A Sushi Chef Dreams Of Perfection in ‘Jiro’ Documentary
There’s little to no chance that “Jiro Dreams of Sushi” will ever be screened in Indonesia. But the country’s many sushi-enthusiasts should take solace that the DVD will be released in a few weeks, ensuring a culinary euphoria of the most visual kind.
Directed by the relatively unknown David Gelb, the documentary focuses on one of Japan’s most cherished culinary treasures, three-Michelin star sushi chef Sukiyabashi Jiro. Shot with the kind of conscientious-elegance that its subject is renowned for, this short documentary (running a mere 81 minutes) captures the painstaking but wondrous process of creating some of the world’s greatest sushi meals.
Through his camera, Gelb manages to capture the essence of Jiro — an unassuming but assured 86-year-old whose hands have been creating sushi since he was 9 — and translate his unrepentant perfectionism and passion to the screen without the kind of overbearing preciousness that sometimes plagues biographical documentaries.
The symphonic nature of Gelb’s shots, as Jiro and his crew work their sushi magic, feels like a plus in a story that would have worked just as well even if it lacked any gastronomic delights.
Gelb masterfully compresses his subject’s many layers into a highly sympathetic story: as much a crystal-clear character study as it is a story about one of Japan’s most famous delicacies. We learn the ins and outs of Jiro’s popular restaurant in the Ginza area of Tokyo, a minimalist 10-seat restaurant where food enthusiasts are unlikely to get a seat without booking at least three months in advance. When guests do manage to secure a prized seat, they are expected to eat their $300, 20-piece meal in 15 minutes under the watchful — some say contemptuous — eyes of Jiro and his older son, Yoshikazu.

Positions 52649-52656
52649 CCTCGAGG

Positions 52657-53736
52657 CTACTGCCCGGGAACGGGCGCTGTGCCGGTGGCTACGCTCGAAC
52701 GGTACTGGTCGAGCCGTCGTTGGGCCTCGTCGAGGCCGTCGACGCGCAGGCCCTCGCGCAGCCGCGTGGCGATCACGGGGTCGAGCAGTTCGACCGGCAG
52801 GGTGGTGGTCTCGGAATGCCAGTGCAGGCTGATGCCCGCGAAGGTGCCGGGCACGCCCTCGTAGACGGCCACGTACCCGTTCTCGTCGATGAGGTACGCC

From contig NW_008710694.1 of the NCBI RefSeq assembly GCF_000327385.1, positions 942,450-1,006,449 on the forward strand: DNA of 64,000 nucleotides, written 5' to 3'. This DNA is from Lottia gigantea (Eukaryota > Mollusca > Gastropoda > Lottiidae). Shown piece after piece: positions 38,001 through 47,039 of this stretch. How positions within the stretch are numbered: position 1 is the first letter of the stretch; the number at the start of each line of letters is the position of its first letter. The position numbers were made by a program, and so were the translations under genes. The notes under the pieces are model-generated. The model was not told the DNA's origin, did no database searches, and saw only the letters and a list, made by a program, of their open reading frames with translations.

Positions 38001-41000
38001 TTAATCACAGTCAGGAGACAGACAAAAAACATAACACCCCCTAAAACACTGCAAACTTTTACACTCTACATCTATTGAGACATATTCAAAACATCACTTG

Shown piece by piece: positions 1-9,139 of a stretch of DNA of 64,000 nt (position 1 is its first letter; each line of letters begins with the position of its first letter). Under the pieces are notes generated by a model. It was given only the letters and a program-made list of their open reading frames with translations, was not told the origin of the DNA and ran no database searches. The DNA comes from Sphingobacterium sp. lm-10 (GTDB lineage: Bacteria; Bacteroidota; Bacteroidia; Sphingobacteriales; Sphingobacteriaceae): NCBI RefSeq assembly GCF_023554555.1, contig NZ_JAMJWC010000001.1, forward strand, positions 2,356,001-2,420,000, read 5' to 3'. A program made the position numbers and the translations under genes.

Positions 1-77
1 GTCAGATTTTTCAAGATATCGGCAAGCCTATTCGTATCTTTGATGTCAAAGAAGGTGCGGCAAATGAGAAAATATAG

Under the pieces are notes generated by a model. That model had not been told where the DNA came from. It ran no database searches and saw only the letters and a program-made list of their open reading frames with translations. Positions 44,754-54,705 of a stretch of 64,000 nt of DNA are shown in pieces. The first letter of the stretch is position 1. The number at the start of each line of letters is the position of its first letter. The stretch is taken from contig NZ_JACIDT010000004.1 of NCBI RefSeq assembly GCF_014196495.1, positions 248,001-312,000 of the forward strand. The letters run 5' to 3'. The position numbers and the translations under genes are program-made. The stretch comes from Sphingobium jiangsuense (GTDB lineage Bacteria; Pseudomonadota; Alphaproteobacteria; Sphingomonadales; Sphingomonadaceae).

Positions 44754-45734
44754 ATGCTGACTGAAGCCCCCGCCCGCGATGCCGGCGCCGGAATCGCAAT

Whether the way Jiro runs his restaurant is fascistic or just one of the prices of genius is another matter (the restaurant’s many reviews on the Internet provide a handy guide on what to expect if you plan on visiting); Gleb’s focus is on understanding what drives Jiro.
The documentary captures the maddening details of Jiro’s obsession with creating sushi that always “has to be better than last time,” as he repeatedly reminds Yoshikazu and other members of his dedicated crew.
And it is that fascinating dedication that enriches the film. Even as the famously reserved Jiro pushes them with barely any acknowledgement or appreciation, his crew is driven to assist the master in realizing a daily vision of creating the perfect sushi. They assume tasks such as massaging an octopus by hand for almost an hour to perfect its texture and taste with a conviction in their master’s belief.
The documentary also sheds light on Yoshikazu, as he steers his way through life under the shadow of his father; an interesting story but one that Gelb smartly doesn’t get into too much. A similar side story is touched on involving Jiro’s younger son, who runs a sushi restaurant in Roppongi.
The documentary’s trump card is in offering a glimpse of the Jiro that is rarely seen behind the sushi counter. Gelb captures a self-deprecating, sometimes misunderstood man who discovered his passion early in life, and has since pursued it with single-minded intensity.
“Jiro Dreams of Sushi” is a beautifully efficient study of obsession and passion that should not be missed.
Jiro Dreams of Sushi
Directed by David Gelb
Starring Sukiyabashi Jiro, Yoshikazu Jiro, Takashi Jiro
Available on DVD July 2012